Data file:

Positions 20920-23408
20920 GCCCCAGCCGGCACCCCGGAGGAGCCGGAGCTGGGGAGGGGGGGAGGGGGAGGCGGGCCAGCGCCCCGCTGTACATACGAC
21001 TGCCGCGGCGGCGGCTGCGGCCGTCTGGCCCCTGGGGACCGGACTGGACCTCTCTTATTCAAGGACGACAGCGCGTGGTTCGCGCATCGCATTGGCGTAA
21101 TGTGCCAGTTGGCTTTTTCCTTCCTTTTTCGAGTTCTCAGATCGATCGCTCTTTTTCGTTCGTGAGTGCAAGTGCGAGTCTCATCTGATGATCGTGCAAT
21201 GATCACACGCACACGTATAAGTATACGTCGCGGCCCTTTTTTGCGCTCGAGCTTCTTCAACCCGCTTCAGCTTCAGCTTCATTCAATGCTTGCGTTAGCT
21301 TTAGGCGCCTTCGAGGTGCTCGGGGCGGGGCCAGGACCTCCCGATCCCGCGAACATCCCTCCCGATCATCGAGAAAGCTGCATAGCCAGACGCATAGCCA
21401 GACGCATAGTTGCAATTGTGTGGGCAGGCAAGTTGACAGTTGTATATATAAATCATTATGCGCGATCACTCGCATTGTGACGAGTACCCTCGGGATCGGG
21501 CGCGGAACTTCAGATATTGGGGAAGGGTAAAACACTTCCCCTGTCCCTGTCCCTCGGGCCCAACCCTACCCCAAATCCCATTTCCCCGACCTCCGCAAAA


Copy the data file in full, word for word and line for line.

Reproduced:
Positions 20920-23408
20920 GCCCCAGCCGGCACCCCGGAGGAGCCGGAGCTGGGGAGGGGGGGAGGGGGAGGCGGGCCAGCGCCCCGCTGTACATACGAC
21001 TGCCGCGGCGGCGGCTGCGGCCGTCTGGCCCCTGGGGACCGGACTGGACCTCTCTTATTCAAGGACGACAGCGCGTGGTTCGCGCATCGCATTGGCGTAA
21101 TGTGCCAGTTGGCTTTTTCCTTCCTTTTTCGAGTTCTCAGATCGATCGCTCTTTTTCGTTCGTGAGTGCAAGTGCGAGTCTCATCTGATGATCGTGCAAT
21201 GATCACACGCACACGTATAAGTATACGTCGCGGCCCTTTTTTGCGCTCGAGCTTCTTCAACCCGCTTCAGCTTCAGCTTCATTCAATGCTTGCGTTAGCT
21301 TTAGGCGCCTTCGAGGTGCTCGGGGCGGGGCCAGGACCTCCCGATCCCGCGAACATCCCTCCCGATCATCGAGAAAGCTGCATAGCCAGACGCATAGCCA
21401 GACGCATAGTTGCAATTGTGTGGGCAGGCAAGTTGACAGTTGTATATATAAATCATTATGCGCGATCACTCGCATTGTGACGAGTACCCTCGGGATCGGG
21501 CGCGGAACTTCAGATATTGGGGAAGGGTAAAACACTTCCCCTGTCCCTGTCCCTCGGGCCCAACCCTACCCCAAATCCCATTTCCCCGACCTCCGCAAAA